Little of what Michelle said was literally true, of course (Sarah doesn’t literally get her makeup by burning lies), but Trump’s press secretary does defend his lies in public. From the pro-Wolf perspective, Michelle was simply calling out the lies of Trump and is enablers. Sometimes the truth hurts. End of story.
I heard Wolf repeat this argument on NPR’s “Fresh Air” and I couldn’t disagree with her. But that didn’t change my gut reaction to the Correspondents’ Dinner episode. Something very wrong went down that night; I just wasn’t sure what it was.
And then I listened to Steven Colbert’s speech at the same function in 2007. I remember thinking that Colbert was hilarious, even though his routine didn’t play well at first. Colbert was ruthless. But since he was hiding behind the persona of the rightwing dim-bulb he played on his television, his jokes possessed a flair and nuance that Wolf’s lacked.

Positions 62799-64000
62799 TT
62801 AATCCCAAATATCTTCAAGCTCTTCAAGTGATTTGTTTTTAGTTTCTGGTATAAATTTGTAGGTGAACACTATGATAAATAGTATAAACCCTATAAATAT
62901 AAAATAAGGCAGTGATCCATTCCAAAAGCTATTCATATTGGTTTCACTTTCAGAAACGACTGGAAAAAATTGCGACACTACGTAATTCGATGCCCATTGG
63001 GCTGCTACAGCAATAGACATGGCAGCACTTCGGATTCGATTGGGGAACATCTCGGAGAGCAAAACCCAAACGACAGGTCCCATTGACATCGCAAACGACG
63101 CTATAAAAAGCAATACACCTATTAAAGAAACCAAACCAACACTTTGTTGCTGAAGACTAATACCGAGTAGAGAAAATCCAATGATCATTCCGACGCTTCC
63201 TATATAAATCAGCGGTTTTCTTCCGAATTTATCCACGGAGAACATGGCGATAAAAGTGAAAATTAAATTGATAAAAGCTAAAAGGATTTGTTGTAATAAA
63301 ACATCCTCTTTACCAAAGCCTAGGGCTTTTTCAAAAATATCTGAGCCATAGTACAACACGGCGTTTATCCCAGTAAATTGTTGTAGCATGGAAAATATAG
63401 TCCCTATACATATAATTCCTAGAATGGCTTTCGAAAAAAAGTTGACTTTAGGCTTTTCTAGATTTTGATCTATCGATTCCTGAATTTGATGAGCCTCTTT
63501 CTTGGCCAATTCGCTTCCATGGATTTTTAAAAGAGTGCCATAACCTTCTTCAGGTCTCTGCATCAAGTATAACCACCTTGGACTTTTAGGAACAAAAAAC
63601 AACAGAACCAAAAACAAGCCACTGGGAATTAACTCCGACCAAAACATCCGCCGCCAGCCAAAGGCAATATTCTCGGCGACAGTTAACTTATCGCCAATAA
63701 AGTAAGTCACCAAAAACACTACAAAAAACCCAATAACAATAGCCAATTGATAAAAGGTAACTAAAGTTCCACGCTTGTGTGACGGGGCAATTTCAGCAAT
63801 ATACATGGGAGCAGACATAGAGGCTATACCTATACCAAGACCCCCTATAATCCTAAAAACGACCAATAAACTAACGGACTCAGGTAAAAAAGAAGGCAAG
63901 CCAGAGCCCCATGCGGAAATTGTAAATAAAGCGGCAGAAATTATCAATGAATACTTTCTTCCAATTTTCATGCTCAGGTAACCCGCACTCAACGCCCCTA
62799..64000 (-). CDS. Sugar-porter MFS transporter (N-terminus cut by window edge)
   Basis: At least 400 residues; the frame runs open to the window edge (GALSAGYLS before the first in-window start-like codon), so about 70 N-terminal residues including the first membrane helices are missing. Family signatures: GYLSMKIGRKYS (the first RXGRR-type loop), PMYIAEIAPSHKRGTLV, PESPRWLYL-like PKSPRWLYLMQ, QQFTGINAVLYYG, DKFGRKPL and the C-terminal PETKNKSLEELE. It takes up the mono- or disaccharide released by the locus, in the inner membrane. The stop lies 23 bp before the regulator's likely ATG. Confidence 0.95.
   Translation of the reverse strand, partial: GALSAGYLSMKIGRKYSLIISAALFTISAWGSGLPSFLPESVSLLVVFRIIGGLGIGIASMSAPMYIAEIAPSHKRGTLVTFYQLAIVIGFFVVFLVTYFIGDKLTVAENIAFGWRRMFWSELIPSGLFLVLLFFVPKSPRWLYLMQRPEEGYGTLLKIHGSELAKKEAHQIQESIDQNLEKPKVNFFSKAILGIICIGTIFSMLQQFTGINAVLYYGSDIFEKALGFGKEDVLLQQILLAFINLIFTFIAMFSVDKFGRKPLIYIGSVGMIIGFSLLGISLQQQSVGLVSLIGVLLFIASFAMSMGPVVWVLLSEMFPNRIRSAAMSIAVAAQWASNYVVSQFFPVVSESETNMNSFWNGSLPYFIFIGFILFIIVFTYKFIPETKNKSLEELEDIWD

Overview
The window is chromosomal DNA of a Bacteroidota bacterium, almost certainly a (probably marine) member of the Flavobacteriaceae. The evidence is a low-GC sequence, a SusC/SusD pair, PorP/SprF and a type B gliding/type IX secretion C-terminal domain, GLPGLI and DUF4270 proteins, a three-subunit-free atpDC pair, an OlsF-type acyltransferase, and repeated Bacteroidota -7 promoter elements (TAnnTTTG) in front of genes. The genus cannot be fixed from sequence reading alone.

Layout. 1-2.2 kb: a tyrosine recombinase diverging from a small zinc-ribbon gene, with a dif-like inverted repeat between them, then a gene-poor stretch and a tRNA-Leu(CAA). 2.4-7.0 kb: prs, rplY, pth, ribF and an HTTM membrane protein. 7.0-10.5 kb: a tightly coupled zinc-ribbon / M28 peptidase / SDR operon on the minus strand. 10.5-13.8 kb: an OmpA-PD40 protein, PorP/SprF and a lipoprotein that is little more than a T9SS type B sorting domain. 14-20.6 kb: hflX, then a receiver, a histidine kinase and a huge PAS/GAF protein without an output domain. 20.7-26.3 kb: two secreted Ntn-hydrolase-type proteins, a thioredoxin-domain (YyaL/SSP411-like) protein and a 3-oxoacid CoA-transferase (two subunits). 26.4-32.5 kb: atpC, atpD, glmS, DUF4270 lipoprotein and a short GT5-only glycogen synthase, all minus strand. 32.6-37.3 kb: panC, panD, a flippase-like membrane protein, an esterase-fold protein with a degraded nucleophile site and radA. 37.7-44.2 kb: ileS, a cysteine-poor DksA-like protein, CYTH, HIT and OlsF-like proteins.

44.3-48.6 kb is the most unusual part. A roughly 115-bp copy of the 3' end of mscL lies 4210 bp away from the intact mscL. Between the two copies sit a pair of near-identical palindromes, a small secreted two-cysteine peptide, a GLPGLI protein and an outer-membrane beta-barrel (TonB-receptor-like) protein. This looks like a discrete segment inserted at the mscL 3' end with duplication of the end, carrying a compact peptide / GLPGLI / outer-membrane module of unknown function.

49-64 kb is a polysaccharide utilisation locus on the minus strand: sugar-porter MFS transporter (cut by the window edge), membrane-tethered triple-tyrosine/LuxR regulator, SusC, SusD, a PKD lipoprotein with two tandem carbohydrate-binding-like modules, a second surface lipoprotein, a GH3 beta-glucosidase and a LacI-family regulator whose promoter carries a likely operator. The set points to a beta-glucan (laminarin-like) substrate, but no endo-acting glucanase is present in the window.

At one point, Colbert begged George W. to make him press secretary. “I’d do a terrific job,” Colbert said, gesturing toward the journalists in the room, “I have nothing but contempt for these people.”
That’s when it hit me. Michelle Wolf displayed utter contempt for Sarah Sanders. Trump’s press secretary was Michelle’s nemesis and she made no attempt to disguise her feelings.
When I was researching this piece I noticed that Wolf used to open for Louis C.K., the celebrated comic who recently admitted that, alas, the bizarre rumors about him masturbating in the presence of dozens of women were true. The game was not consensual.
Michelle Wolf is a feminist who was infuriated by the Access Hollywood tape in which Trump brags about grabbing women by the you-know-where. Will Michelle savage Louis C.K. the way she goes after Donald Trump and his defenders?